Initial jobless claims in regular state unemployment programs declined–on an adjusted basis–by 26,000 to 900,000 for the week ended January 16, the Labor Department announced today, January 21. On an unadjusted basis, initial claims for unemployment dropped by more than 151,000 to 960,668. Continuing claims in state programs–the number of people receiving ongoing jobless benefits–decreased by 127,000 to 5.05 million in the week ended January 9. In the week ended January 2 there were 3.03 million continuing claims for Pandemic Emergency Unemployment Compensation, which provides federal extended jobless benefits for those who have exhausted their regular state benefits
Today the Standard & Poor’s 500, the Dow Jones Industrial Average, and the NASDAQ Composite all hit record highs. Likely cause? The peaceful inauguration of Joe Biden as President? Yesterday’s report of blow out gains in subscribers in the fourth quarter from Netflix (NFLX)? While the sigh of relief that the country wasn’t enveloped in another wave of violence at the 46th President took the oath of office certainly played a role, my vote on causation today goes to yesterday’s news from Netflix that the company added 8.5 million subscribers in the fourth quarter, far ahead of Wall Street projections for 6.03 million added subscribers. Netflix shares closed up 16.85% today.
China reports 6.5% GDP growth in the fourth quarter; economy looks primed to be driver of global economy in 2021
Economists surveyed by Bloomberg were expecting that China would report 6.2% GDP growth for the fourth quarter of 2020. Instead the government announced that China’s economy grew by 6.5% in the quarter. That pushed GDP growth for 2020 to 2.3% for the full 2020 year instead of the 2.1% forecast by economists.
The present–or more precisely the very recent past–didn’t look so good this morning, January 15. U.S. retail sales declined by 0.7% in December and the Commerce Department revised November to a drop of 1.4%. The unadjusted blue of sales rose by just 0.6% year over year in 2020. That’s the smallest gain in 11 years. Nobody expected the December retail sales numbers to be anything other than grim, however, and by themselves these figures wouldn’t have been enough to dent stock prices. The market has a strong recent history of looking past any negative news in the present because with the roll out of coronavirus vaccines with future looks so promising. But the future also disappointed today.
Initial claims for unemployment benefits through regular state programs climbed to 1.15 million on an unadjusted basis for the week ended January 9. On a seasonally adjusted basis claims rose to 965,000, an increase of 181,000 in the week. Add 284,000 new claims filed for Pandemic Unemployment Assistance, an emergency federal program for freelancers, part-time workers and others normally ineligible for state jobless benefits. It was the first week since July in which the unadjusted number of new state claims exceeded one million.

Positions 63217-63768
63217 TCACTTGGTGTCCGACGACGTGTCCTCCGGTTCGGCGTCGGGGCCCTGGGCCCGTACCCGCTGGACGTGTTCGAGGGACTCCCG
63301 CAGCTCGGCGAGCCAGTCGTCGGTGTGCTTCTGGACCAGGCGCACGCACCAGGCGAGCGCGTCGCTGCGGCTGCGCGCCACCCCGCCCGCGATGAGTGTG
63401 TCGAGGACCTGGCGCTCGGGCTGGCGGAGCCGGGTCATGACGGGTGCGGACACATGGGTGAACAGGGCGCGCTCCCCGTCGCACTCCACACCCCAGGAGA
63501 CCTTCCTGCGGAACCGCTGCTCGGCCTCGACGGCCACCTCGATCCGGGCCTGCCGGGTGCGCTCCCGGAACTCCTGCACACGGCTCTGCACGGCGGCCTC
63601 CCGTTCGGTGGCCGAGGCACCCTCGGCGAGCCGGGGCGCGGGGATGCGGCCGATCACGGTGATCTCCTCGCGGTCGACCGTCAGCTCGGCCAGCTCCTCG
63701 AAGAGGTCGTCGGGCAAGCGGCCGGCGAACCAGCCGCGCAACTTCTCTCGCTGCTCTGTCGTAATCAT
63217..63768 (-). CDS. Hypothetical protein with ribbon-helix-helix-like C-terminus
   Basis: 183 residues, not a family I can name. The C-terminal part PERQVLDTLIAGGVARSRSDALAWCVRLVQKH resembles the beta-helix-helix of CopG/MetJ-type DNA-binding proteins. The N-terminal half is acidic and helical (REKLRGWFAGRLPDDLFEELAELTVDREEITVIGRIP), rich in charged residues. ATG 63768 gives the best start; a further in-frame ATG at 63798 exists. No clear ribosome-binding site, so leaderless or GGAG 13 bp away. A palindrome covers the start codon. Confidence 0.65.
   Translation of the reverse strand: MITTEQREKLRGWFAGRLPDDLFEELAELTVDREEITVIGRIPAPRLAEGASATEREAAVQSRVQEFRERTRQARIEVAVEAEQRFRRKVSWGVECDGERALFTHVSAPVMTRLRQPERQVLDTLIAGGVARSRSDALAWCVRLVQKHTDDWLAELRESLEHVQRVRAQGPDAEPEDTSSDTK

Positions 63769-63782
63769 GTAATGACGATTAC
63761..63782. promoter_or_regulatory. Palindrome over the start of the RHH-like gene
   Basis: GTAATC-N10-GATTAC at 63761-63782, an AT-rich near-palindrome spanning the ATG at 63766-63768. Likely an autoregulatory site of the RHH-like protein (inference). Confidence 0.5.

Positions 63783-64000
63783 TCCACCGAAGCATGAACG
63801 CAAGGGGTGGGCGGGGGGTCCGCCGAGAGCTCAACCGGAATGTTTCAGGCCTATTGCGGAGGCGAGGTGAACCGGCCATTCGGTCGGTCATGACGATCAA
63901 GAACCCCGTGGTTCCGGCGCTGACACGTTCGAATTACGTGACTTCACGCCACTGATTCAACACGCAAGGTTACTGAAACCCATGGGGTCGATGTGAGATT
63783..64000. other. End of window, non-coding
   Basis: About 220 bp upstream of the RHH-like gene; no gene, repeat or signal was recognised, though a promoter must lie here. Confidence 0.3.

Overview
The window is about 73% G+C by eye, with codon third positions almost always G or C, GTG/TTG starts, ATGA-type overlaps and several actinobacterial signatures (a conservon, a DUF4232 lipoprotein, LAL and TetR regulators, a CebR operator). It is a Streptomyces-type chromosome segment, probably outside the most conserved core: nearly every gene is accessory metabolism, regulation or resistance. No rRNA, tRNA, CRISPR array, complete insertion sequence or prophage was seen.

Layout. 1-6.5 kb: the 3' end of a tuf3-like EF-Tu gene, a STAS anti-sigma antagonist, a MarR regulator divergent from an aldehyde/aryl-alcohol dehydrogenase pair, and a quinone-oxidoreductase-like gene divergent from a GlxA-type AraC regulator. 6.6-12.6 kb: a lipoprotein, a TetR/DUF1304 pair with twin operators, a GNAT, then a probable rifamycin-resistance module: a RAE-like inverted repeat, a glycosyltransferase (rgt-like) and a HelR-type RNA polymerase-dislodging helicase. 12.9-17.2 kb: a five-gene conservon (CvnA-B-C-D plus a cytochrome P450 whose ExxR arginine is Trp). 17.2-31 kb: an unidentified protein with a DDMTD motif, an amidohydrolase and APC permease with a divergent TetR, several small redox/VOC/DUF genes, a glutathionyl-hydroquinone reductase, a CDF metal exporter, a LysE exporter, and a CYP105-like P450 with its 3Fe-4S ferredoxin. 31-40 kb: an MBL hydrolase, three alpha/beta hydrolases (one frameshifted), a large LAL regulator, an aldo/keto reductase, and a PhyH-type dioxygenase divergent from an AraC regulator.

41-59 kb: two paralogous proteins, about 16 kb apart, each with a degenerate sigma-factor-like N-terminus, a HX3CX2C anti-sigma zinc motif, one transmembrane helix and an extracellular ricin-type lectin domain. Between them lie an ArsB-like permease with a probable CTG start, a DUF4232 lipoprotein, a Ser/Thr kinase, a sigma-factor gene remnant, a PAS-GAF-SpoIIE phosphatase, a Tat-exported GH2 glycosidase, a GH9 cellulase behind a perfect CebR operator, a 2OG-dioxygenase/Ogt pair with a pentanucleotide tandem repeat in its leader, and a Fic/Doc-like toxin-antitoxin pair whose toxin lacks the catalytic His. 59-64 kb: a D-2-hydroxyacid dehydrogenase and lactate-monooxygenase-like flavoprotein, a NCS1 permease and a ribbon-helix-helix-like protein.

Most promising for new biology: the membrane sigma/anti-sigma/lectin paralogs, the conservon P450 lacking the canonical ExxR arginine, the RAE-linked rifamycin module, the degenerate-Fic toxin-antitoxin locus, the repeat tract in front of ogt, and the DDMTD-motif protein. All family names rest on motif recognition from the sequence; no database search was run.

Today, January 13, China recorded the highest one-day case total in more than five months, according to the country’s National Health Commission. Most of the new patients recorded in Tuesday’s figures were near the capital, Beijing, but a province in north-east China also saw a rise in new cases.
For a day, at least, the seemingly inexorable climb in Treasury yields stopped. The yield on the 10-year Treasury, which is up 23 basis points in the last month, dropped back to 1.13%, a retreat of 2 basis points.
At the close today the Standard & Poor’s 500 was off 0.66%. The Dow Jones industrial Average was lower by 0.29%. The NASDAQ Composite had fallen 1.255 and the NASDAQ 100 had dropped 1.55%. The small cap Russell 2000 was down just 0.03%. The iShares MSCI Emerging Markets ETF (EEM) finished with a loss of 1.33%. As you might conclude from those results from the indexes, the big culprit in today’s retreat was technology, especially big technology stocks.
The U.S. economy shed 140,000 jobs in December. That’s the first monthly job loss in eight months. Economists had expected the economy to pick up a very modest 50,000 jobs in the month. The official unemployment rate held at 6.7%.
Initial claims for unemployment in regular state programs fell to 787,000 for the week ended on January 2. Economists were looking for 800,000 initial claims. New claims for the prior week were revised lower to 790,000. To keep the “improvement” in context, the worst week in the Great Recession saw new claims at 655,000.
The stock market rally that started so strong this morning as Democrats, surprisingly, rode to victory in both Georgia Senate races, took a big step backwards as the day wore on with scenes of rioters roaming the hall of Congress in an effort to overturn the November election.But the early action gives me a good idea of the thinking of investors and traders as they contemplate not just a Biden Presidency, but Democratic control of both chambers of Congress and the White House. This morning investors and traders were looking to get out in front of a Biden administration agenda
After saying on December 31 that it would delist China’s three major telecoms operators, the New York Stock Exchange announced yesterday, Monday January 4, that it wouldn’t delist the stocks. The initial decision to delist shares of China Mobile, China Unicom and China Telecom was in response to the Trump administration’s move to bar investment in companies deemed to supply and support China’s military, intelligence, and security services. 35 Chinese companies are on the current Trump administration blacklist including telecom equipment maker Huawei and China’s major chipmaker SMIC.